Just as active in this period were Pathé Frères who released Athalie (1910, dir. Michel Carré) about queen Athaliah, the daughter/sister of King Ahab who seized the Jewish throne after Jehu's revolt (2 Kings 8 & 11). It's a fascinating story that contains more than enough drama to fill the film's 20 or so minutes, but which has, to my knowledge, only been attempted two other times in the entire history of biblical films - two sixties, made for TV, productions from France (1962, dir. Roger Kahane) and Italy (1964, dir. Mario Ferrero). The following year Pathé Frères produced a slightly more familiar Old Testament film - Jaël et Sisera (1911), one of the many biblical films directed by Henri Andréani in this period. This is, as far as I can tell, the only time the events of Judges 4 have found their way onto the screen and it's curious that even in this case, the story's usual leading lady - Deborah - is omitted.

    In some ways it's surprising to find these stories covered at all - across all of film history there are only seven versions of these four stories. After this early silent period when we get these four treatments they were almost never covered again and that the stories are relatively obscure to modern believers and audiences.

    In effect there are three measures:
    1. How many times was the film adapted in this first era of cinema?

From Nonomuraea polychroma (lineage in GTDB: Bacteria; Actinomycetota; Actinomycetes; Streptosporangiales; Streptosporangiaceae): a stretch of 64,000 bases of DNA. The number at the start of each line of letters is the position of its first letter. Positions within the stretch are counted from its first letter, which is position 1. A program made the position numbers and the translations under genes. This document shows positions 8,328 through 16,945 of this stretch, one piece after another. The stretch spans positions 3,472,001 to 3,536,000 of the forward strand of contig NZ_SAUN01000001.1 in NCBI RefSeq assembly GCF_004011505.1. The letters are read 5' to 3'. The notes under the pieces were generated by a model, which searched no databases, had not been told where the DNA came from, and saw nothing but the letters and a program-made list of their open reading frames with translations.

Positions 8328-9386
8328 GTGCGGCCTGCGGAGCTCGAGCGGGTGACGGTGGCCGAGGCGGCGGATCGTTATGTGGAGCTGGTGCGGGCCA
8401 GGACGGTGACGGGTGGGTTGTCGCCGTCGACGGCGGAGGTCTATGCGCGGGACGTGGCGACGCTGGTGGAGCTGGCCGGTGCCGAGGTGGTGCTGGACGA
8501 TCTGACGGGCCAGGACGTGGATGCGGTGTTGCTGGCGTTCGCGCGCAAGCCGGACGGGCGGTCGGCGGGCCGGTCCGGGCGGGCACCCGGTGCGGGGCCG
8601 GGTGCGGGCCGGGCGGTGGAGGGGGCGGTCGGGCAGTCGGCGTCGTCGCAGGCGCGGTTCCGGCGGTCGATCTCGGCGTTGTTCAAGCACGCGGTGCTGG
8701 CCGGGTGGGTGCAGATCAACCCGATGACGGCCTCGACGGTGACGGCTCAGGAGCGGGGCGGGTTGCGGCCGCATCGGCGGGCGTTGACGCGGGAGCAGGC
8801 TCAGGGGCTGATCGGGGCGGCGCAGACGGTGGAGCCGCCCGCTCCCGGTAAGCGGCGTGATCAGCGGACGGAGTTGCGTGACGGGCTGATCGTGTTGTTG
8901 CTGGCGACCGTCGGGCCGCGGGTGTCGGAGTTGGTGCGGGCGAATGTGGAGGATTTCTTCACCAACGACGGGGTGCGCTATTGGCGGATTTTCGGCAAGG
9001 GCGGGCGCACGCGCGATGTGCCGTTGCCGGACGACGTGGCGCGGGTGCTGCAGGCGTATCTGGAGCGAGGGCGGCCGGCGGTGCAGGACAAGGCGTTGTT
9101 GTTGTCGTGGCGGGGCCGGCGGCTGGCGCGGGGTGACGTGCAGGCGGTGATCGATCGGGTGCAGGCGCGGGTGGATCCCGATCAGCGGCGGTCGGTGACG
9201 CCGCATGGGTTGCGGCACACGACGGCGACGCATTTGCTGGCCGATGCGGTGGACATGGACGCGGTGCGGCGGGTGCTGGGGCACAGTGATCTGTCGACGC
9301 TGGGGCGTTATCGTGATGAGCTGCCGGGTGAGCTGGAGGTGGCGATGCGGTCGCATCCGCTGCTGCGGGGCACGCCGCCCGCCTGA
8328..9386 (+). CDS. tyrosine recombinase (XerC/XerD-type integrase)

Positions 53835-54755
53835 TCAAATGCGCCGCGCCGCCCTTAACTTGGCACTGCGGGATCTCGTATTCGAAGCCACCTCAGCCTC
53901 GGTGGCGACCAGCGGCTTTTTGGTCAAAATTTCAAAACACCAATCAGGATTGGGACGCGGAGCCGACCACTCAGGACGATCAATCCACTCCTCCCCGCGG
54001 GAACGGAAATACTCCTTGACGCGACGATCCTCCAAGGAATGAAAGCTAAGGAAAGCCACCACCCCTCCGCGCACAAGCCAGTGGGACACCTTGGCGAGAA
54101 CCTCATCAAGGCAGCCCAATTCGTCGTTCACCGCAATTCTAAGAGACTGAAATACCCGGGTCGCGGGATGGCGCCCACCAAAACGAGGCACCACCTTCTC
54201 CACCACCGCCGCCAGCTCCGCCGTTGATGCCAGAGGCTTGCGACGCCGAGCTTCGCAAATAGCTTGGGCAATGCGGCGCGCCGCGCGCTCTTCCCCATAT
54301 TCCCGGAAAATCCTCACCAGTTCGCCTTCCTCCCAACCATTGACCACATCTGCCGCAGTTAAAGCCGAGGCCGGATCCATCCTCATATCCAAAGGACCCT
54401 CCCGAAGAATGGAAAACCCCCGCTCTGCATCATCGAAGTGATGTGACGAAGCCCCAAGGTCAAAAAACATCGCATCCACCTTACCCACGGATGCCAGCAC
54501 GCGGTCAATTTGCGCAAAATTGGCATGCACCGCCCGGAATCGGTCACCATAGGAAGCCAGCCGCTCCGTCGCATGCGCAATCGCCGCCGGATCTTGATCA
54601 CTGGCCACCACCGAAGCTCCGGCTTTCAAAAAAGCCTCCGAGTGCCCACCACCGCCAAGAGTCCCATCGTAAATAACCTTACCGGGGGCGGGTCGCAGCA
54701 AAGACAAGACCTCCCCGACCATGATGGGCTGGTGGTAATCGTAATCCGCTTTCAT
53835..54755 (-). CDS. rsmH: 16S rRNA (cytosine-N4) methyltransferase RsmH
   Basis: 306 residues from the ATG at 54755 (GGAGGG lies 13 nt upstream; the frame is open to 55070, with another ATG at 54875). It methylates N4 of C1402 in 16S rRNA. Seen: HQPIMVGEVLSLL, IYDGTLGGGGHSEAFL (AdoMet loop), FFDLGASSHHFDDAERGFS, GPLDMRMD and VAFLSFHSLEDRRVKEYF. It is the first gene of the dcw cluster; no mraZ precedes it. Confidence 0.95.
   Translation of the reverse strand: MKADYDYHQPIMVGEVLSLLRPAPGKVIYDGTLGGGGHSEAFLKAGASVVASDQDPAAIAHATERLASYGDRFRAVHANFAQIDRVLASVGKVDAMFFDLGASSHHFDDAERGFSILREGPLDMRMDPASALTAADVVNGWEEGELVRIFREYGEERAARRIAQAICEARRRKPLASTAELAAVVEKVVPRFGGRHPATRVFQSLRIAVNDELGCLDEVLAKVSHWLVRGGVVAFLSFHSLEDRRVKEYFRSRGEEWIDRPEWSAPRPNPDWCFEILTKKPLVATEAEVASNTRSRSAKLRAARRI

2. How many times was it covered subsequently?
    3. How well known is it to modern believers/audiences?

    These film versions of Athaliah, Elisha, Susanna and Jael/Deborah are notable because whilst they were covered in this early period, even then they might be considered one-offs. Furthermore, they score poorly on the last two measures. Other stories covered in this period however score more prominently in one of the other categories, but still lack a lot of coverage in the modern period.

    One such story is the story of Jephthah. The tragic story of Jephthah's daughter was covered no less than four times in this earliest period (Vitagraph, Gaumont, Pathé and Warner), but has only had one subsequent adaption - Einat Kapach's Bat Yiftach [Jephtah's Daughter] (1996). It is similarly obscure to modern audiences, but this subsequent swerve to obscurity is made more surprising by its popularity within this period. Perhaps this is down the first film performing particularly well at the box office, but there is relatively little evidence to support such an assertion.